Indeed, still Putress was a case similar to the Alliance villains (promptly discarded as traitor) mostly because the Forsaken always represented the lowest moral level of the Horde.The Forsaken were up to questionable activities before Wrath. The beginnings of the plague Putress used were seeds planted in Classic. Otherwise, I'll agree Horde/Alliance were basically both fairly on the up and up and just had squabbles with one another.
I'm not dismissing them, simply i don't consider them because the Twilight's Hammer have all kind of races inside it, and all of them share the same weak and delusional attitude, they are morons that completely lost their heads shouting about the end of the world all the time, but for the most they are insignificant cannon fodder. The druids of the flame instead acted in a more right mind, they represented like an elite-branch of the Hammer, like Leyara that decided to turn his back to his people because of his personal losses and hate for Malfurion, going so far to desiring the whole world to burn. And Fandral followed the same trend, and there is no reason to belive that the other druids weren't like-minded loyalist of Staghelm, so they were not excatly insignificant crazy morons, but druids burning with hatred, that ensured Ragnaros powerful and important servants and a new Majordomo. I'm not saying they are worst of the moltitude of orcs and humans in the Hammer, simply they were much more important in the Hammer's plan, and so they deserve the "villain" title.You can't dismiss the multitude of orcs (and humans, and other races) in the Twilight Hammer if you're going to lump off a bunch of night elves for the druids of the flame.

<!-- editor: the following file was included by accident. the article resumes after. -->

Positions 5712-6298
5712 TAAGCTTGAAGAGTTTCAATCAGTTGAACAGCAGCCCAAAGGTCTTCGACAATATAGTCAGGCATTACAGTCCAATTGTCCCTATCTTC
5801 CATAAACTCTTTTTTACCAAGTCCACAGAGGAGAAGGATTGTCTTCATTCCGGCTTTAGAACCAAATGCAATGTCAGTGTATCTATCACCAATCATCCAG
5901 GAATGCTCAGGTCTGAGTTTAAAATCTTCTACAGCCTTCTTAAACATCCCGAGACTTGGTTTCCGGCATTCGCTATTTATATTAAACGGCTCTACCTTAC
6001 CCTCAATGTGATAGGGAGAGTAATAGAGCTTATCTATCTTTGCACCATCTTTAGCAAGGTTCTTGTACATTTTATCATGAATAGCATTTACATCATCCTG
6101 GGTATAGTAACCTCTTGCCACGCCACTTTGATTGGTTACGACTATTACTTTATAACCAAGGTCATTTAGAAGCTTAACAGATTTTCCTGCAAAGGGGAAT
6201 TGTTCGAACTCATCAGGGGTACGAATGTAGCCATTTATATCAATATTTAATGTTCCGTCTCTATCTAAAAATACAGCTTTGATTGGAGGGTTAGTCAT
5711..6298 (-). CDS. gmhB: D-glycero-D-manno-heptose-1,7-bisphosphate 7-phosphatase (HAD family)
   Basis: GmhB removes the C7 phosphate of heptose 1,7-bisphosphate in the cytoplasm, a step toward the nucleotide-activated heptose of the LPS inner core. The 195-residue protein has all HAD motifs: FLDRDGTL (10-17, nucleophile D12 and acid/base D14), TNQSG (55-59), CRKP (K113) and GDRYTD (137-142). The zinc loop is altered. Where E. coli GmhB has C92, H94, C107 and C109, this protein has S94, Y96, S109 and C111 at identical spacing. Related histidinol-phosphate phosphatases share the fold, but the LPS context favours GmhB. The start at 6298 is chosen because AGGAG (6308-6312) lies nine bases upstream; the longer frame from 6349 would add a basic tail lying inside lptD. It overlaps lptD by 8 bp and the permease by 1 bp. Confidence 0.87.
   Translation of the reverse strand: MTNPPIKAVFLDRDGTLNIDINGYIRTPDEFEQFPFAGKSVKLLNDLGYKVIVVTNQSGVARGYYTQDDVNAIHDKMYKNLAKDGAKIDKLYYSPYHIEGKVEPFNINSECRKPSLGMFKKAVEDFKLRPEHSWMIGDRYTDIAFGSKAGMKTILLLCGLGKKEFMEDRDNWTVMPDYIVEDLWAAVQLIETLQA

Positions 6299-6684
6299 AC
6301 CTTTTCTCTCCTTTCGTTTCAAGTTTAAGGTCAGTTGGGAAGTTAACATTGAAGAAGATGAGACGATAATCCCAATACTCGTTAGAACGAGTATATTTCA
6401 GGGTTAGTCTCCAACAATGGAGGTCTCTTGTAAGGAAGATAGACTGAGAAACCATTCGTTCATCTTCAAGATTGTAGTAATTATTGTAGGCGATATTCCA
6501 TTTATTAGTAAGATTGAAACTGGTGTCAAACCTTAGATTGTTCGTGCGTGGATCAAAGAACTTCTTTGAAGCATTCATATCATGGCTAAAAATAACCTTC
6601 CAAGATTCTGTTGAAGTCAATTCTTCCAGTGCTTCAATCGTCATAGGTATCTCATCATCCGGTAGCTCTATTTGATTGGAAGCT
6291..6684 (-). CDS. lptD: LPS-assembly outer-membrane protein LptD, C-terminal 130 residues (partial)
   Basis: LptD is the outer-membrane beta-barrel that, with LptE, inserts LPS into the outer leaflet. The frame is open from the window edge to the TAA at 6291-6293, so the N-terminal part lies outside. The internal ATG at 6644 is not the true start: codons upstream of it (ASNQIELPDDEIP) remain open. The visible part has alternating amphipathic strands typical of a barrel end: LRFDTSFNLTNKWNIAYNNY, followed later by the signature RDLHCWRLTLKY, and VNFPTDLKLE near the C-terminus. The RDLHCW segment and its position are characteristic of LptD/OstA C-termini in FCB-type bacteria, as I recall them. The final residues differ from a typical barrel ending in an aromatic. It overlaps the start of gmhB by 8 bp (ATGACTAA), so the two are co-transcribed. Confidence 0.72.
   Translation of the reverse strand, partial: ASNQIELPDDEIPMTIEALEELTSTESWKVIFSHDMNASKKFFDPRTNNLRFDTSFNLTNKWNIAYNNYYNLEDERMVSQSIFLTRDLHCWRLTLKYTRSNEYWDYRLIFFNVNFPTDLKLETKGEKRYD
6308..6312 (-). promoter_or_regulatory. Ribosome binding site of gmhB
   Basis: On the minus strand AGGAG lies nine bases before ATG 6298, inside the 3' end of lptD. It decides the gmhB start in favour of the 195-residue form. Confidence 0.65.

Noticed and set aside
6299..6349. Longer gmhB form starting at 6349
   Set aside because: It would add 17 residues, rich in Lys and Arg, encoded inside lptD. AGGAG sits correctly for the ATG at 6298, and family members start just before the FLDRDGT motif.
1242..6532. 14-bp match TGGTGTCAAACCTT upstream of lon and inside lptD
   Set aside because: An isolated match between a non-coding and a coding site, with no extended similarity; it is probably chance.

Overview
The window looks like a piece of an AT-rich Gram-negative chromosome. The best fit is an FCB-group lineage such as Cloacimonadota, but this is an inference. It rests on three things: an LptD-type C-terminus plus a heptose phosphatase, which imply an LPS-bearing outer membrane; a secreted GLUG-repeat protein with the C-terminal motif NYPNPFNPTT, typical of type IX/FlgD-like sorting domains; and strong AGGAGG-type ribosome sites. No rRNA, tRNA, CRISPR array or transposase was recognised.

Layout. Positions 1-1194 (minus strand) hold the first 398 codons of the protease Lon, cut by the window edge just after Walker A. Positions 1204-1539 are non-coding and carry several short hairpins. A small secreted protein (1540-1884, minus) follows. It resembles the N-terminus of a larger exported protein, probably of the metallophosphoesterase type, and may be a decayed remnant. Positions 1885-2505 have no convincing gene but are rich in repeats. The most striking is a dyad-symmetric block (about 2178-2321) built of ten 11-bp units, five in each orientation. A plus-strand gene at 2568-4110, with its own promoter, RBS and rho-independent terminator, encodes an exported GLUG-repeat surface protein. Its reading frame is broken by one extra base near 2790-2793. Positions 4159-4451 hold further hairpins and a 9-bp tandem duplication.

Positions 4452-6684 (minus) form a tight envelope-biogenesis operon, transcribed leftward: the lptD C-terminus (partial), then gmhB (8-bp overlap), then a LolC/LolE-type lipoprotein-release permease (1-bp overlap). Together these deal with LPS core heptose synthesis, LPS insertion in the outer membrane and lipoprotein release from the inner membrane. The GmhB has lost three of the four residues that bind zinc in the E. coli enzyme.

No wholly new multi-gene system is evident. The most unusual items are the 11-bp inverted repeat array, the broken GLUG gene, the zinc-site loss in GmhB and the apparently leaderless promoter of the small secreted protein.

Benedictus was supposed to have a Horde counterpart in Aethas betraying the Horde, but they decided to shoe horn an Alliance problem into a foe for Thrall to take care of. Fandral I think most Alliance are okay with him being a villain. He was a jerk for years.
Benedictus was intended in a way, but canon-wise he ended in another, and as the deo-facto leader of the Hammer after the death of Cho'gall, the argument is almost similar to the druids of the flame (had a major impact in the Hammer and Deathwing's plans).